In the end, yes, many people, even among those who understand relativity and are not irreparably stupid, think it is really likely that this result is the outcome of a systematic error in a complex experimental setup that, according to my understanding, could not really be calibrated due to the very nature of the experiment. Therefore, the only way to really confirm this result (which, as it stands, is unconfirmed, which is not the same as unreliable) is to run a similar experiment in an entirely different facility. All of us who are skeptic will then be happy to join you in a discussion about how right you were from day one.

    vongehr
    Wow - it always amazes me that people with high bare IQ have so little reading comprehension. Again "only 1.8 sigma" precisely under an article that showed the flaw with this idiotic statement? Fail! "in Physics it is not" under an article that discusses significance being either cross disciplinary or useless? Fail! 'Tamburini is hypothesis' after an author explained with italics and bold print "I do not mean to say that thus Tamburini or my proposals are correct! ..."? Fail! Again just looking at the bare physics under an article that is specifically about the perception of science in the public? Fail!
    Summary: Epic Fail Filippo. You seriously need to work on your reading comprehension.
    lumidek
    Dear Sascha, the exchange in between two of us has disappeared - someone reduced the average IQ of the debater in this thread by 40 points or so - but let me post the last answer I had for you, anyway: indeed, I am convinced that this is ultimately an apolitical question. 
    Any person who likes genuine science must eventually realize that low standards in certain disciplines or certain contexts are driving the credibility of all of science (among ordinary people but also among superficially looking scientists from other disciplines) to the bottom of the ocean for the same reason why heavily indebted and undisciplined countries of the eurozone may drag the whole eurozone under water if the eurozone justifies, legitimizes, or even adopts their fiscal habits.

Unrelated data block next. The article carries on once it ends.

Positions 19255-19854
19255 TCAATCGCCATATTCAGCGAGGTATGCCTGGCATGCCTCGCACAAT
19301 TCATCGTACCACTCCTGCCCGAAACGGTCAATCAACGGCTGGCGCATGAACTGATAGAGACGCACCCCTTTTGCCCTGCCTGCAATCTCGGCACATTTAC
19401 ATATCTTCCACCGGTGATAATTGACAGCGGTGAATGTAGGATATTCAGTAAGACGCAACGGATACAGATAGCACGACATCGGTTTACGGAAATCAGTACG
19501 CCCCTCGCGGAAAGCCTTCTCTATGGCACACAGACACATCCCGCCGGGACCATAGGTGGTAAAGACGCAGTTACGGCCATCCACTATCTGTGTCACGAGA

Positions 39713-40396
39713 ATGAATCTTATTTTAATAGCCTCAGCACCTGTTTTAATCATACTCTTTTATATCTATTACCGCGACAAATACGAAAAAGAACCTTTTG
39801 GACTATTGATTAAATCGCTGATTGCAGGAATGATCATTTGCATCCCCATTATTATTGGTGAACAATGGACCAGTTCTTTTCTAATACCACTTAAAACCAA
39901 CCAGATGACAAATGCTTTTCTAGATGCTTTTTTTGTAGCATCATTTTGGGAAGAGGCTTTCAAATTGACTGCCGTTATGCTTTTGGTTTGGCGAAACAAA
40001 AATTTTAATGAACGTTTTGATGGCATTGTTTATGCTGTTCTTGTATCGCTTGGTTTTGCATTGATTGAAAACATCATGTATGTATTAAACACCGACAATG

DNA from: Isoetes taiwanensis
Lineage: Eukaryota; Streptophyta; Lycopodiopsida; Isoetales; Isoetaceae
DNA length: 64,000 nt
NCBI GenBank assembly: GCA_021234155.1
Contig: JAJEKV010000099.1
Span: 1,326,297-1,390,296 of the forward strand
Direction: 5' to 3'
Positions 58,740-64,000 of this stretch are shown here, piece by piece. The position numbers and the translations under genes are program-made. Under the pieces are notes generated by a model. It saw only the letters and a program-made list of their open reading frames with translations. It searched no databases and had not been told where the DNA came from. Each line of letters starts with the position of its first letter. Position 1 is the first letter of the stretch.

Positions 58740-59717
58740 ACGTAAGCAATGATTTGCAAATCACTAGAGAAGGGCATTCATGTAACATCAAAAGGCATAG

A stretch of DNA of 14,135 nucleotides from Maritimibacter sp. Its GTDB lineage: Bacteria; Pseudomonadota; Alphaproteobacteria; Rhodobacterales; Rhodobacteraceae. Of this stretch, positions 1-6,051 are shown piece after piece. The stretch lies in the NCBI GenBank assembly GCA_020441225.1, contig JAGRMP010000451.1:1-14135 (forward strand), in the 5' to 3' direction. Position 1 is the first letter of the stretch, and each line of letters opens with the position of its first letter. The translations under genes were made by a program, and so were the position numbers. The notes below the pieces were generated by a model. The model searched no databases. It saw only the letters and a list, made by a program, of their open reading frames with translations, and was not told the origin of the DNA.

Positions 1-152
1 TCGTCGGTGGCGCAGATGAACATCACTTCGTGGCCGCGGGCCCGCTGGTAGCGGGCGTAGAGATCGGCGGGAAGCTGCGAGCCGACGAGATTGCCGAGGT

So if we are admitting that disciplines with low standards will always exist, the only solution is for everyone - scientists and the public - to learn and to be taught that certain disciplines or classes of scientific insights are more reliable and substantiated because they were achieved by following a more rigorous methodology. That's also why they can have "greater certainty" when it comes to certain principles and why they can require cleaner proofs that are needed to overthrow the old insights. In principle, these standards could be applied in any discipline because the laws of probability ultimately don't care about the "visual content" of the propositions but they haven't been yet.

    The claimed black-and-white egalitarianism - everyone is a non-scientist or a scientist and all scientists do exactly the same way with the same standards - should simply be debunked because it's a threat for the role of science in our society. This doesn't mean that everyone like you must instantly admit that climate alarmism is wrong; but people including you should admit and openly spread the knowledge of the fact that e.g. particle physics has followed more stringent standards than climatology, medical sciences, and other life&Earth sciences.
    vongehr
    First off - I clearly remember there were 31 comments yesterday, this morning there are 28. So somebody indeed deleted comments, and it was not me! So I am pissed here about that, especially since I am very welcoming of your commenting here (and I hold that your comment was basically supportive of my main points). So this sucks!

    vongehr
    low standards in certain disciplines or certain contexts are driving the credibility of all of science ... to learn and to be taught that certain disciplines or classes of scientific insights are more reliable and substantiated because they were achieved by following a more rigorous methodology.